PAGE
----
MR. GREGORY: Joining us now with a view from the other side we turn to the man who is in charge of getting Barack Obama elected president, his 2008 campaign manager and author of the newly-updated paperback version of his book, "The Audacity to Win: How Obama Won and How We Can Beat the Party of Limbaugh, Beck, and Palin."...
MR. GREGORY: Finally, a quote from your book, handicapping the Republican field, this is what you write in the new part of "Audacity to Win." "This is the Republican Party of 2010, and I think it will be the Republican Party for a long time. It is hard to see how a Republican gets the presidential nomination without winning the plurality of the Palin-Limbaugh-Beck base of the Republican Party. Without a drastic change in orientation, they will probably nominate someone a good bit out of the mainstream." Who do you have in mind? Who do you think is the most formidable Republican likely to challenge President Obama?
MR. PLOUFFE: Oh, I have no idea. I mean, this time four years ago there was very few of us talking about Barack Obama running for president, including me. So I think some of the people that we think are going to run may not run. There'll be other people who'll run. We'll see. I wish I could just sit back with a tub of popcorn and, and enjoy it because I think it's going to be quite an adventure.
MR. GREGORY: But who is the leader of the Republican Party, would you say?
MR. PLOUFFE: I think the--I think right now--and this is a problem for them long term--I do think that Rush Limbaugh, Glenn Beck, Sarah Palin, they are the leaders of the party. And you see whenever--I was struck by--Senator Coburn from Oklahoma, I think, was at a town hall meeting and said, "I don't agree with anything the Democrats are doing, and I don't agree with Speaker Pelosi, but she's a nice person," and got attacked for that. There, there is an intolerance in that party and an extremism that I think is where the real energy is. And so I think, as you see in '11 and '12, as that presidential primary, those are the people that are going to come out to vote. So I think that's where the real energy is, and I think particularly in, in elections where more people vote, in presidential elections where you have a lot more younger people, minorities, independent voters who skew a little bit more moderate, that's going to be a big problem. So we'll just have to wait and see.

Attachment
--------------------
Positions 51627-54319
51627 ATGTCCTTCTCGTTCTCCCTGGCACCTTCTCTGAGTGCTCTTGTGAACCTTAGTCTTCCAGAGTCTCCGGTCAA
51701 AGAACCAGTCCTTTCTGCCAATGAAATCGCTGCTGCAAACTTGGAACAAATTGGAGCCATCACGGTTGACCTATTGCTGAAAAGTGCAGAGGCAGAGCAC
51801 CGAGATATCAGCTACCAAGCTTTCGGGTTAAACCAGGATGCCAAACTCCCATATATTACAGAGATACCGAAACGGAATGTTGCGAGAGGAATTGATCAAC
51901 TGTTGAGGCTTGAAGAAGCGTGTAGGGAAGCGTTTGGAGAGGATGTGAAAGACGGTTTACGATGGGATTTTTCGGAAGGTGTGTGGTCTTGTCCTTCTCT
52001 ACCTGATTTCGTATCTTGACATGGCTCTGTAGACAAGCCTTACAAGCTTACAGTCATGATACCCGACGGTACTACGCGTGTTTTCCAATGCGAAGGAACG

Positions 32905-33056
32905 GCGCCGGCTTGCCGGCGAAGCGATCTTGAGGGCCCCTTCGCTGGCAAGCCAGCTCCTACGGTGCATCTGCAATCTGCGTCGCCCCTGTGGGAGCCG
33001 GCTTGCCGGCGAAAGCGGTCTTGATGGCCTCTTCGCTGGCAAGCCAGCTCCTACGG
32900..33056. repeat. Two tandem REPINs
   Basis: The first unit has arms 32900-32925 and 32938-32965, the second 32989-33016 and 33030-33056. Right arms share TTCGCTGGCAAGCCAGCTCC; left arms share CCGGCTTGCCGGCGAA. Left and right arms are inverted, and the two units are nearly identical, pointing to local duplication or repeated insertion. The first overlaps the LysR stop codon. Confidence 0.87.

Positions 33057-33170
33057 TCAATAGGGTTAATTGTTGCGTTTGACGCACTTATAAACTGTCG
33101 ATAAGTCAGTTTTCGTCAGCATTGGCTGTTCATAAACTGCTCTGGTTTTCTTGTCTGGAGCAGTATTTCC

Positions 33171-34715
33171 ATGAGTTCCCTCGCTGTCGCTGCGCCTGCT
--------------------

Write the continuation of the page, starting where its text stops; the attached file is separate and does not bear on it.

But let's get this--through this election first, and then we'll be right on to the next one.
Limbaugh and Palin have high negatives. Beck has less visibility. In a April 2010 CBS poll, 64 percent were either undecided or did not know enough about him to have an opinion. The rest were evenly split.